Individual calls will have greater variability, but 1000′s of hours of speech have been available for some time in the form of closed-caption’ed broadcast news; with newsreaders, correspondents and interviewees providing variation in voice and bandwidth (broadband speech vs telephone).

    Still you’ll recall the fiasco with Google’s acquisition of Kai Fu-Lee. Oh and this http://googleresearch.blogspot.com/2006/08/all-our-n-gram-are-belong-to-you.html – they’re quietly active in this area.

  • Ken Williams

    It makes a lot of sense, but remember that voice data over the telephone is pretty junky compared with voice data in other arenas. Telephone signals cut out a lot of the high & low frequency bands that can be very useful in speech recognition (by humans or otherwise). So this low-quality data could be useful for bootstrapping themselves into the recognition arena, but the real fruits will come if they start offering a net-connected voice recognition service as part of Google Desktop. =)

  • http://www.adoredbyhordes.blogspot.com MarcLord

    Ken Williams,

    Telephone data is the most valuable precisely because it is low quality, and it is most similar to the environments in which the vast majority of human speech occurs–those with relatively poor SNR and variably high ambient noise levels. Collecting data through phone searches also gives you massive amounts of those data strings which reach into the longest, even unique, parts of the data incidence tail. Having to recognize that kind of data forces you to hone in on the eigen-values which best handle it. Then if you correct every single error state and feed it back into your model, you will achieve something approaching perfection.

    So the junkiness of phone date compared to voice data in other areas is highly relevant. You want lots of dirty data, and only a little clean. It’s the obvious way to build a proficient speaker-independent recognizer.

  • Stephanie Ryan

    ONEV is now implementing VR DA for business and residential in Mexico, for Carlos Slim’s Telnor, which, of course, is in Spanish.

  • karl

    onevoice technology for carlos slim and for united states also.

  • lafata

    Google has been talking to Cognimatics about face recognition software, too.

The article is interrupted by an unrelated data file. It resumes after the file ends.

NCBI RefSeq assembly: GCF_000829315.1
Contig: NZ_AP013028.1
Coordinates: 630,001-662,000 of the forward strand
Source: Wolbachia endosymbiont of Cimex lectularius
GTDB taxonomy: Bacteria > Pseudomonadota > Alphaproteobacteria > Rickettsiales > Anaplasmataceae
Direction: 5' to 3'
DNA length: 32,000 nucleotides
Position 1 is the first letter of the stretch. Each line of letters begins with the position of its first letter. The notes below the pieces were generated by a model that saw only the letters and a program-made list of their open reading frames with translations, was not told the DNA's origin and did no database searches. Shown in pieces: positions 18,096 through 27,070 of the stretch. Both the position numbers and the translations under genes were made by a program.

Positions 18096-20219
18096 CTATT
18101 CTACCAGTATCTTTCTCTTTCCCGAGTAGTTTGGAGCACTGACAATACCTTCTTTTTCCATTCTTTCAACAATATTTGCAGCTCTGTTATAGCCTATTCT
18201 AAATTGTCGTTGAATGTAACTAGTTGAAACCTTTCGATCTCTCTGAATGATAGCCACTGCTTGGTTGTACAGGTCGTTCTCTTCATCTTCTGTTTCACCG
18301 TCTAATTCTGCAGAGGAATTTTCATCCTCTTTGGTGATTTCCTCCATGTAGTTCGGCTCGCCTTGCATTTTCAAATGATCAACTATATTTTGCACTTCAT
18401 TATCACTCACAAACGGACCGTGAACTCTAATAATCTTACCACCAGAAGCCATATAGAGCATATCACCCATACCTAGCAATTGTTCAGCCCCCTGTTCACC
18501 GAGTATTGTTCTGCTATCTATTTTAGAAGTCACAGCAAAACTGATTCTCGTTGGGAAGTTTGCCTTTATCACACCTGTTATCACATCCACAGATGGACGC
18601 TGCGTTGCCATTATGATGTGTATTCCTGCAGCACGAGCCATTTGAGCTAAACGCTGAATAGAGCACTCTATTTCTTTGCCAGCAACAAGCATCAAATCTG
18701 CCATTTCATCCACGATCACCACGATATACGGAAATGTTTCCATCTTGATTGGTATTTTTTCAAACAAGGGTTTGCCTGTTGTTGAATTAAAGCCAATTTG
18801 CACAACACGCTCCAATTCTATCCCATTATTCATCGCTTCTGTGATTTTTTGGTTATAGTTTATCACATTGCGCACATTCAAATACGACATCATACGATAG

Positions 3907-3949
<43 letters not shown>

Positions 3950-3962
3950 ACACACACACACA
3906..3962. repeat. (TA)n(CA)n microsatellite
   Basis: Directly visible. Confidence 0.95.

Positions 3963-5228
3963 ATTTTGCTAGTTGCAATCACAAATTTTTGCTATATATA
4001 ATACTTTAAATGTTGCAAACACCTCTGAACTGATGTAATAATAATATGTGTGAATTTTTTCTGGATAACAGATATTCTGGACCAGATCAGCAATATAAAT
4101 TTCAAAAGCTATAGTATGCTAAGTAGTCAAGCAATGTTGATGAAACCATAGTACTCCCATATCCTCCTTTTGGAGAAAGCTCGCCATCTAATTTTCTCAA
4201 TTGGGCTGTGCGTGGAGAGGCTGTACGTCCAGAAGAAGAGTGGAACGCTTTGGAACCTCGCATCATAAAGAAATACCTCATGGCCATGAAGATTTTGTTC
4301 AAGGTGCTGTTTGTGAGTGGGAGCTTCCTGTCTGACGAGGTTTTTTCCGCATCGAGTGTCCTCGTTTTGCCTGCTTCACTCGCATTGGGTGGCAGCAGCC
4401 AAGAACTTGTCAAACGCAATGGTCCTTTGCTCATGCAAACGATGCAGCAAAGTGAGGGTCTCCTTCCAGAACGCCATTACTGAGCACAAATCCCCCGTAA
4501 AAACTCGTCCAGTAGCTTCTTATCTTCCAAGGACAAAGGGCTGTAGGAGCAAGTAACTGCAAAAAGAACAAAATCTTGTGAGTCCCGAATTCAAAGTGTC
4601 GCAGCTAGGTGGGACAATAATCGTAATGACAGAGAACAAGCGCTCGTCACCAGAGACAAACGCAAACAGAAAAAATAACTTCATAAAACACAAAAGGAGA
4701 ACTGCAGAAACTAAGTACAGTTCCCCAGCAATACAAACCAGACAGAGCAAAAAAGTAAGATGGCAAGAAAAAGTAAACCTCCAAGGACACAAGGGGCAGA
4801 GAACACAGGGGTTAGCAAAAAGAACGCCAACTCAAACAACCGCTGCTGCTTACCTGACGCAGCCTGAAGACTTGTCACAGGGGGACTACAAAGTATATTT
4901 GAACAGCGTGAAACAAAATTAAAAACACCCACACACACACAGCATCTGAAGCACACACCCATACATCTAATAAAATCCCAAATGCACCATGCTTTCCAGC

• Munira Majmundar

    I monitor, gather and analyze business intelligence for a major corporation. And, your analysis of why Google introduced 411 seems quite accurate. May have read the following article on Nuance…Here is my analysis on it…Nuance Unveils Nuance Voice Search, Breakthrough Solutions for Automated Directory Assistance
    Nuance’s Voice Search (NVS) gives callers faster and easier access to the information they need. This, in turn, allows carrier to automate their calls and reduce costs. NVS introduces newly created capabilities for automated DA with interpretative capabilities and new applications for BCS and ads-supported search. NVS delivers a more natural and interactive experience for callers. Unlike traditional systems, that fails when they cannot match a callerís request to an exact listing from the database, NVS can interpret a search request irrespective of ambiguity or incomplete information. NVS is crafted specifically to the task of applying speech to DA requests. Its revolutionary features include ‘Unsupervised Learning’ and ‘Dynamic Disambiguation’.
    ‘Unsupervised Learning’ feature uses artificial intelligence to enable the system to continuously and automatically learn from manually routed calls by an operator and refine voice recognition. For example, if Joeís BBQ Shack is frequently requested by callers as ìJoeís Barbecue,î then as operators manually direct requests for Joeís Barbecue to the Joeís BBQ Shack listing, NVS will recognize that trend and begin to automate that routing rule. Similarly, ‘Dynamic Disambiguation’ feature reduces the number of qualifying questions asked of callers before getting a desired listing. For example, if a caller says: ìUh, the Safeway please,î traditional systems will typically respond with ìIím sorry I didnít understand that, just say the listing name,î then the system will ask ìon what street?î and finally it might ask ìfor what department?î. By contrast, NVS reduces the steps from three to one by simply saying: ìFor Safeway, I found the following listings ñ Safeway Corporate headquarters, Safeway market on St. Josephs Street, and Safeway customer service on Stoneridge Ave. Which do you prefer?î The result is a very positive caller experience, quickly connecting callers to the information they need, in a fully automated way.
    Implications:
    Proliferation of free 411 service providers is a result of their ability to rely on sophisticated automation. Automation reduces costs while simultaneously delivering almost the same quality of service, if not better, as a live operator. As noted by Matt Booth of the Kelsey Group, by hooking the automated service into ads-supported local business information, companies like Google could be able to slash the costs of providing DA to around 2 cents per call, while generating around 10 cents for each business referral. Besides offering automated voice search, NVS also offers BCS and free DA.